No, that’s my favorite thing about this.

Frank Marshall: Well, and that was the pitch that really got us because the story we were on the track of was not this story. And it was Colin’s pitch of we need to go back to what we did in the first movie. And enter the park in wonderment and joy and happiness and deliver what they’re originally dreaming and then it can go up and everybody dies. It makes it all the more horrible when things do.

Colin Trevorrow: Yeah. Well, that was another thing that was important to us is that we didn’t. I feel like my whole career will be a struggle against being derivative just because I grew up on a very specific set of movies. And my instincts all come from there. So it’s constantly an effort to invent, invent, invent. And to not have a movie that felt like a retread, even from a narrative standpoint. We didn’t want the park to break down from an infrastructure standpoint. We had to find another way. And every single thing, finding another way to make this little detail happen so on a whole, it lives as its own piece. And to me, it feels — I think when you see this movie, it makes Jurassic Park — I don’t want say it feels like a prequel because it’s an incredible movie and this movie can’t be better than that movie. It’s just literally impossible because you can’t ever see that for the first time again. But, it feels like that movie is telling you the history of how this massive thing was made possible. It’s very cool to watch it. And when we get to see this movie, you’ll be able to watch Jurassic Park in the context of this movie. I think it’s a great companion piece to that movie.

Colin Trevorrow Jurassic World Follow-up

Question: Looking ahead to your editing phase, I mean, you’re going to be–wrap this soon, but you have a whole other year, essentially. What does that feel like? Are you looking forward to that process?

Colin Trevorrow: We’ve been cutting all along as we’ve been shooting. And so, I’ve seen a lot of the movie and I’m very confident that it’s working and it feels spontaneous and real and fun and all the things I want it to be. So, I’m just looking forward to it. I think it’s going to be a blast. And we get–you know, we’re moving to L.A. for a year and, I get to edit Jurassic World. Come on. It’s going to be great.

Question: You’re living with it longer than you would with Safety Not Guaranteed where the turnaround is much faster. Here, you’re looking to–.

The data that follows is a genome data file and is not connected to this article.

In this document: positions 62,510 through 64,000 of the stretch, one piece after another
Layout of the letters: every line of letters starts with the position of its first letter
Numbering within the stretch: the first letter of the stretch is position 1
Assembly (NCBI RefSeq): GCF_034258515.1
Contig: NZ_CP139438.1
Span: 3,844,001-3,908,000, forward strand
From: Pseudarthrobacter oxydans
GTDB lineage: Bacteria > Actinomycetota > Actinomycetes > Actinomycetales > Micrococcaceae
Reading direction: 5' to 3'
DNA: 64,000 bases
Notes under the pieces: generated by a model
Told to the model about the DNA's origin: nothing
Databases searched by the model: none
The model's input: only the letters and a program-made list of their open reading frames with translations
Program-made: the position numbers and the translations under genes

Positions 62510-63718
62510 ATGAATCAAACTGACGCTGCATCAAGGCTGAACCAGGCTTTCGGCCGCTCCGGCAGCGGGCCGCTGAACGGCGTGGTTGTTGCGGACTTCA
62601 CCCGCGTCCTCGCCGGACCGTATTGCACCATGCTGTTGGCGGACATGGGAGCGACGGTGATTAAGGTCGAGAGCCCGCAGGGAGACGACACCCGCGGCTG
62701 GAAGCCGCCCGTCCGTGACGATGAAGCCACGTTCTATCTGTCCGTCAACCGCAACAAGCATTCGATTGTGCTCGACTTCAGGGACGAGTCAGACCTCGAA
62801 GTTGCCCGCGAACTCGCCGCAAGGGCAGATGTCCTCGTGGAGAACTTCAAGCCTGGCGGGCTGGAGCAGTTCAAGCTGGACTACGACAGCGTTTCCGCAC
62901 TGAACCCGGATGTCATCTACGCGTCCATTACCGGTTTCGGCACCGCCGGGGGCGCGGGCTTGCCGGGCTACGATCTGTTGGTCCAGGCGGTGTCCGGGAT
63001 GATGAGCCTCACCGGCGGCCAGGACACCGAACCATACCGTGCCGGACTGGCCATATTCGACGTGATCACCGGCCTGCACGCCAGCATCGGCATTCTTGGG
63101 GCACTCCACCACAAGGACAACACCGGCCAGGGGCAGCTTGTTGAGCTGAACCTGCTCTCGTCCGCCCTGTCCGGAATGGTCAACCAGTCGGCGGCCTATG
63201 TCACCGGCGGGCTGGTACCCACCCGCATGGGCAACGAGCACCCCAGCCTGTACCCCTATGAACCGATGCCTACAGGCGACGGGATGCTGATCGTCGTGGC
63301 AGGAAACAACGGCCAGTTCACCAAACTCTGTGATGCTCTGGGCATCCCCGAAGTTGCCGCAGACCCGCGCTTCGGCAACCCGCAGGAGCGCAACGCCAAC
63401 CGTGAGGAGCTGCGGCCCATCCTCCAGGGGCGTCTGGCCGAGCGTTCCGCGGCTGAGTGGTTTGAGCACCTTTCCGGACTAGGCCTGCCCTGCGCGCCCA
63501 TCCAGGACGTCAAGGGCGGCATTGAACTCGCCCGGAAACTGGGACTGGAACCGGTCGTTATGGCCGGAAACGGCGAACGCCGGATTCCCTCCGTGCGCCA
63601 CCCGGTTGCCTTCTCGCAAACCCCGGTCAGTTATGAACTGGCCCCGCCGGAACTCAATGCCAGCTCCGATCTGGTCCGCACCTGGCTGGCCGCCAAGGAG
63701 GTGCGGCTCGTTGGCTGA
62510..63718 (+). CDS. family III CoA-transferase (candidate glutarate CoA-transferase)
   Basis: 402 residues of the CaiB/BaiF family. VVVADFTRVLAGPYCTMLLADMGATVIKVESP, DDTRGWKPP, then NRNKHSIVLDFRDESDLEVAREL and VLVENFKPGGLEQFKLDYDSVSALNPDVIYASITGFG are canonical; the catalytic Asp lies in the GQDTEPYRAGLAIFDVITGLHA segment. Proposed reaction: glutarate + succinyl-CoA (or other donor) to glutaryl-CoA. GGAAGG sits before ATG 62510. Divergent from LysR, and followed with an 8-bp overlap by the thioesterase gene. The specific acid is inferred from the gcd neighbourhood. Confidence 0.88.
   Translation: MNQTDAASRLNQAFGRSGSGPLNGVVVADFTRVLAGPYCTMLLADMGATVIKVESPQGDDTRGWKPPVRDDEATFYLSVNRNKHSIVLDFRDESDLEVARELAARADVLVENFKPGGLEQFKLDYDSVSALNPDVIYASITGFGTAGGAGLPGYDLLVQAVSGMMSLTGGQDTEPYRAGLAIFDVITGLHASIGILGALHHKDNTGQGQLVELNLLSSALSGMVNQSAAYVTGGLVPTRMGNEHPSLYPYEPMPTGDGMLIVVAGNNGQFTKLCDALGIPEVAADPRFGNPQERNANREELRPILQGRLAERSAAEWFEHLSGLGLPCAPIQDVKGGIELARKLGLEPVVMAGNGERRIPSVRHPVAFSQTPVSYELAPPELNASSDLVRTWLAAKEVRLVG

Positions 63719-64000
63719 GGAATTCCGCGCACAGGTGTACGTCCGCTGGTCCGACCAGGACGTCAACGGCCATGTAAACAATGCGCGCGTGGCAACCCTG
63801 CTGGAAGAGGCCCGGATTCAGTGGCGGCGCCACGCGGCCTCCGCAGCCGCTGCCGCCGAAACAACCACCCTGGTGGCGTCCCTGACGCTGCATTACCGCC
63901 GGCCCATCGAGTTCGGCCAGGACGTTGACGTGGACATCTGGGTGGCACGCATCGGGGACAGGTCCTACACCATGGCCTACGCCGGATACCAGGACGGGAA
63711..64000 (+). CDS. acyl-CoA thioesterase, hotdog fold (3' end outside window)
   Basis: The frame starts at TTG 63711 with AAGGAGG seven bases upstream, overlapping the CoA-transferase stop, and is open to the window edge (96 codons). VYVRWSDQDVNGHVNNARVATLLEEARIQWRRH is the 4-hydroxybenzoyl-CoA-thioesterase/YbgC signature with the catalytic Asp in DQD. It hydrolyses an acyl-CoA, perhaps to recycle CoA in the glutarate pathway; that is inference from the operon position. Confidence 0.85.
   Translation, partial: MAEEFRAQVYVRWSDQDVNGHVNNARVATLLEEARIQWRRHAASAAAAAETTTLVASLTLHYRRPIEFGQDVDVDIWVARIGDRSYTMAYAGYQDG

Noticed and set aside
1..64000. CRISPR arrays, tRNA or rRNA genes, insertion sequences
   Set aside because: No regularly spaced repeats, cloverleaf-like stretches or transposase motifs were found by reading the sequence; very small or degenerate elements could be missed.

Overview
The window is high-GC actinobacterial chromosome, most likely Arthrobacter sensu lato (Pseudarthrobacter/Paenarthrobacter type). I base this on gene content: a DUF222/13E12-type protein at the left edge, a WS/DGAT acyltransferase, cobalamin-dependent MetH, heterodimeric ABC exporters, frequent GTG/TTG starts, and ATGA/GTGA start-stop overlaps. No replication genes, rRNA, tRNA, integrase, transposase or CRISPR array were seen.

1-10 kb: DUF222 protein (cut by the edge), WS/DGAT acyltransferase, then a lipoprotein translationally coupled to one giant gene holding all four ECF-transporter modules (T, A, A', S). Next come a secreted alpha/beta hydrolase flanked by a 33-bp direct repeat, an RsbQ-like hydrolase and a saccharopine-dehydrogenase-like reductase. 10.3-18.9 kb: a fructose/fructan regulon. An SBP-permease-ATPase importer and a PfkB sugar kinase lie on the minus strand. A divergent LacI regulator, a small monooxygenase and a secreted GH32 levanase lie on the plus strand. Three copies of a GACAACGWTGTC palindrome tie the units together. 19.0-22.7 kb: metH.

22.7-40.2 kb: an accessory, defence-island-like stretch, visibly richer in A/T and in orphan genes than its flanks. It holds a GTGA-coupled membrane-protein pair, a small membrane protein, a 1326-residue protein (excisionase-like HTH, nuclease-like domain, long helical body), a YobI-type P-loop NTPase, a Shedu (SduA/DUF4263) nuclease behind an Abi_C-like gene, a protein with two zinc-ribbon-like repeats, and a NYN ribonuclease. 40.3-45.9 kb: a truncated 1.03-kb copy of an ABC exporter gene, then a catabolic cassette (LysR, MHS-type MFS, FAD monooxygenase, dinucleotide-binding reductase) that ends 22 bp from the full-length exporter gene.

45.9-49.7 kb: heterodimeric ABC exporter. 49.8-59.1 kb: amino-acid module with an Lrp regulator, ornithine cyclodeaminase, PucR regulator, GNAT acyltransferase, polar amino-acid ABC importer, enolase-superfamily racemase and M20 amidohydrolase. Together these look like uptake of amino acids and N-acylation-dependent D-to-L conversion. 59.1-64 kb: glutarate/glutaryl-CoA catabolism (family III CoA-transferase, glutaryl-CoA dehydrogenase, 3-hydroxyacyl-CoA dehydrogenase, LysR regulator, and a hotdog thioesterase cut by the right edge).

Colin Trevorrow: –Yeah, we were saying, I’ve now shot four Safety Not Guaranteed since I’ve been here, entering the fifth this week. No, regardless of the size of the movie, sometimes a little movie like Safety can take longer to cut than a big movie just because of the resources and it was, like, me and a guy in his studio apartment. But, I think the active honing–there’ll be the version that will be the movie, but then that last 10 percent is always the hardest. And the last 10 percent is actually the last 90 percent in a lot of ways. It’s just like really getting it to work on all of the levels. So, that part, I look forward to the most.

Jurassic World Trailer Still 37

Question: Are you shooting performance capture on set? Or is that going to be, like, after principal photography?

Colin Trevorrow: That’ll be after. What we did–we had actually stand-ins, these guys that were the best who all came in and they had these raptor heads on. And at first, I think they all thought they were motion capture. And so, I would tell everyone, like, don’t tell them they’re not because it’s amazing what they’re doing. And they would get in and they would be the raptors and it was done. And they would, like, dance together and it was the best. We do one take just using them as a guide. And it’s great just for size if you have someone facing off with something that they could actually interact with. But, it’s amazing. You can do it essentially in real time now. So, you can have the image up and you have someone moving around a space and you can watch them placed right into your image and it’s extraordinary technology.

Michael Giacchino Jurassic World

Question: Do you guys have a composer yet? 

Colin Trevorrow: We do, yeah. Michael Giacchino.

Press: Oh, perfect. Perfect. Is the Williams score still going to be in there or–?

Colin Trevorrow: –We are going to–yes. Yes, it will. You know, Michael has been pretty great at — he brought a little bit of the original Star Trek TV show score in and he manages to do it and build something totally bold and new while still letting you have that sense it’s–the moments when that score is used, I can’t use it when you see a dinosaur, though. It’s got to be used for something else. And to me, the moment of wonder is when you see that the park exists. The park is real. And then we’ll go to new places, hopefully.

Press: Oh, that’s where the–in the original where the score kicks in the most.

Colin Trevorrow: Yeah.

Press: You know, one of my favorite moments in the whole movie, it has nothing to do with the dinosaur. It’s when John Hammond goes, there she–there it is.

Colin Trevorrow: Yeah. Yeah.

Press: You know, then the score sweeps up and you’re landing on the platform.

Colin Trevorrow: Yeah. Yeah, yeah. Yeah.

Jurassic Park cups

Question:When you were writing the script, was there any attempt–I know that you don’t want to redo Jurassic Park. But, was there any attempt to, like, oh, there’s that great scene with the cup and the water or whatever, we need something like that? Or–.

Colin Trevorrow: –That’s always a goal, to create iconic images at every step of the way, but that’s been something more here as where in any environment as opposed to planning something. Just if we see something–I mean, I wasn’t there for that. I imagine that that came in the process of being there and what if this happened. And that’s where–we have this one shot that–there’s several, but there’s one shot that I love where we had Bryce running away from something, a dinosaur, say, and we had–we saw her feet. Like, her feet were touching down in these puddles.

And so, we did this close up shot of just her high heels, like, running and splashing into these puddles with these giant feet behind it, like out of focus. And we just were, like, okay, oh, that’s going to be cool. That’s a thing.